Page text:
By CPE Editorial Staff
On February 3rd, we posted a piece from Professor Gerald Friedman outlining the economic impact of Bernie Sanders’ economic proposals (both Friedman and the Center for Popular Economics have no connection to the Sanders campaign). The blog piece was based on Friedman’s full report, What would Sanders do? Estimating the economic impact of Sanders programs and can be found at Dollars & Sense.
As you may know by now, Friedman’s work has sparked a bit of controversy among some notable economists. Former CEA Chairs, Alan Krueger, Austan Goolsbee, Christina Romer, and Laura D’Andrea Tyson spoke out in an open letter to Sanders and Friedman calling the estimated beneficial impacts on growth rates, income, and employment “extreme” and “grandiose.” New York Times columnist and blogger, Paul Krugman, referred to Friedman’s analysis as “voodoo of the left” and implied the economic estimates were the result of “fuzzy math,” though Friedman used entirely standard approaches combined with estimates from the Congressional Budget Office. Krugman and the former CEA chairs’ initial reaction failed to say much beyond that the numbers just didn’t seem right.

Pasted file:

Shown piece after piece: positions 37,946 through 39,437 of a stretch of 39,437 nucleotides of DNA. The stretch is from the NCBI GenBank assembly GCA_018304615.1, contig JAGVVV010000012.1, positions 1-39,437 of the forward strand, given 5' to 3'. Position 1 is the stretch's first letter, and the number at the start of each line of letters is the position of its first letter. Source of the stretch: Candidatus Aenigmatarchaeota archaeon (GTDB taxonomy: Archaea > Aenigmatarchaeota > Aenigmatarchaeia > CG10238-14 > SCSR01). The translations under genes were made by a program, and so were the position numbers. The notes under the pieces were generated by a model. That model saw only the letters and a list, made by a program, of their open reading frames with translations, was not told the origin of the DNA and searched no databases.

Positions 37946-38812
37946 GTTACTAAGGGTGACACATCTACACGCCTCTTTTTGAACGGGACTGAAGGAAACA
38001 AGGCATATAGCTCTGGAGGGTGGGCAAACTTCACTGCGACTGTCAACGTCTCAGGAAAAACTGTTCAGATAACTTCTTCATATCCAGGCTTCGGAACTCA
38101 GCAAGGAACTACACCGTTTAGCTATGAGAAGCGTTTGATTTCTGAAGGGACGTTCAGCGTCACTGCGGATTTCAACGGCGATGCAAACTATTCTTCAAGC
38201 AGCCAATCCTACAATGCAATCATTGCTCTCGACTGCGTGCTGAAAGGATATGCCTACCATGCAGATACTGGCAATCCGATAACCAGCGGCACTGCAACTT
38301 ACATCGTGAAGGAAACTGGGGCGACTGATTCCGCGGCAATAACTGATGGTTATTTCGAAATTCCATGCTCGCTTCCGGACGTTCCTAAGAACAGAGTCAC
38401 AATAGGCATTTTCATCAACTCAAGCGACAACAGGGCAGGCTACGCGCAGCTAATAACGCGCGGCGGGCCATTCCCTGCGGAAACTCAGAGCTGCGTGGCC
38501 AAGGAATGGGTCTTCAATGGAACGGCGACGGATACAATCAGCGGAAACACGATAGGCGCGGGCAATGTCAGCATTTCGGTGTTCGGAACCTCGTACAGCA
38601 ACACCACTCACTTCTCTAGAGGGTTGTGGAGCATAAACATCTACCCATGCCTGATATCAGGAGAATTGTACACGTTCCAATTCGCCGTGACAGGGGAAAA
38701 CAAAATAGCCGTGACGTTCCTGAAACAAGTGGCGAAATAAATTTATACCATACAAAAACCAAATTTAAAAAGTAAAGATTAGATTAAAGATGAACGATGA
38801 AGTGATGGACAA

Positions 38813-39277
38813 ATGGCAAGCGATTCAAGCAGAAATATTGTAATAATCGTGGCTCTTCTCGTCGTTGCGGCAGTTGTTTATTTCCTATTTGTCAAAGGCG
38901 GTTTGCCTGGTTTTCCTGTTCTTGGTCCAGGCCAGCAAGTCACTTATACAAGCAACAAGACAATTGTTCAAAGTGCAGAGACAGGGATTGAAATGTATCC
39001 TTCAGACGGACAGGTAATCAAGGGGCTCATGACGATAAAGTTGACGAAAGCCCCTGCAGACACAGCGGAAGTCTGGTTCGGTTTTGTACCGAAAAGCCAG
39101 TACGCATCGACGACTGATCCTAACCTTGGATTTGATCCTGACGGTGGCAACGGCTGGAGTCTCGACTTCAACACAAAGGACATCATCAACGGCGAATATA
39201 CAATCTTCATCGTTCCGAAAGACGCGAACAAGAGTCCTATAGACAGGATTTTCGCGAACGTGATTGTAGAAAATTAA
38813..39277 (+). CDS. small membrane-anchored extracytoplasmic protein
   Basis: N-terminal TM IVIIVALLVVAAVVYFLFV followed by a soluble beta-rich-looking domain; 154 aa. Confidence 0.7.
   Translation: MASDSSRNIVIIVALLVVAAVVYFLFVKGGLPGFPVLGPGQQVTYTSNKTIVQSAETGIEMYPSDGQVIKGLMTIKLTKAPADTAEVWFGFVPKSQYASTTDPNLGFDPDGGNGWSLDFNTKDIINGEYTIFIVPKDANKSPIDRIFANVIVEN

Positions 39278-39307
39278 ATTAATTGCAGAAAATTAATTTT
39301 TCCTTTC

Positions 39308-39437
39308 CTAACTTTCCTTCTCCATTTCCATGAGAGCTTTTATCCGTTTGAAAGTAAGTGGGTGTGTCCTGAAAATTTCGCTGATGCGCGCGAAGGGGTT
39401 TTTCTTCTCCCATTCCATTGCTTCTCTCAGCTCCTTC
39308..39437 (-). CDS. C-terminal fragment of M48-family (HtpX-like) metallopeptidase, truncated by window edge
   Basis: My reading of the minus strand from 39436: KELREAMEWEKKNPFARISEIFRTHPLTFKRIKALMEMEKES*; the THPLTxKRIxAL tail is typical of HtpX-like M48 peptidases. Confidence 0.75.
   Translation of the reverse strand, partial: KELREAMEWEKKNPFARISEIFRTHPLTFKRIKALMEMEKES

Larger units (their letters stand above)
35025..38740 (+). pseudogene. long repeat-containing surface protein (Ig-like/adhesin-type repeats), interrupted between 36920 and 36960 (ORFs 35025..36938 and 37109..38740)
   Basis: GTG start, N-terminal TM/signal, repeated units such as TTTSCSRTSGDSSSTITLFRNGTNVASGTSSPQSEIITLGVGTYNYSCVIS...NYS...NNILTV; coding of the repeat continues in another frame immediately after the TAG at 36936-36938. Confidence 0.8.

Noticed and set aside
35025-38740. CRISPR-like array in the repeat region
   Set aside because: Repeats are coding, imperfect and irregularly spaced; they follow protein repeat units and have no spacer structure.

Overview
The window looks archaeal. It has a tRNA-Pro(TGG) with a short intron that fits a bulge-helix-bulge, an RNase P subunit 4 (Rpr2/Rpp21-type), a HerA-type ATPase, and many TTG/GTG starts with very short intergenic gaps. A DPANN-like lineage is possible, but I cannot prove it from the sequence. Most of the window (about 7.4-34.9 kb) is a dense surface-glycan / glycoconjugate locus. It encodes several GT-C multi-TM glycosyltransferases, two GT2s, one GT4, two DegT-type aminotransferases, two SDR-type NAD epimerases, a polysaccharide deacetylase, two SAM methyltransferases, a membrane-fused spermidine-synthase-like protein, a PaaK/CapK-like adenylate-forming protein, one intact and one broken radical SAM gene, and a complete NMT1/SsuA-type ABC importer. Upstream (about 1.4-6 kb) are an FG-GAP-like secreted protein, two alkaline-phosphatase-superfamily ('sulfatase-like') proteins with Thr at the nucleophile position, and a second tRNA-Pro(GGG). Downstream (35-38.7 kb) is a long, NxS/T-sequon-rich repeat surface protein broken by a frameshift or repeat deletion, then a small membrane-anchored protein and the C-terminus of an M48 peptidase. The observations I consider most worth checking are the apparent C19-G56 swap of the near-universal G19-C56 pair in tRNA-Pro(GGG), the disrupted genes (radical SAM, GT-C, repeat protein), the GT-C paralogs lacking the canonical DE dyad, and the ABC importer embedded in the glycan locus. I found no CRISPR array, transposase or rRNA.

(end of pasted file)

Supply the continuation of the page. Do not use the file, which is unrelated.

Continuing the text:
A host of economists and journalists have in turn criticized Krugman and the CEA chairs for failing to take on specifics, and pushed back at their characterizations of Friedman’s analysis as extreme and unrealistic.
With so much at stake, its no surprise that the ongoing debate has seen its share of hot air and grandstanding, particularly from those with the loudest mic, but thankfully we have also seen an abundance of reasoned and elucidating responses by academics, wonks, and financial analysts who have carefully analyzed Friedman’s numbers. We’ve collected key quotes from some of these responses and we present them here (in no particular order) to help highlight some of the disagreements driving the debate: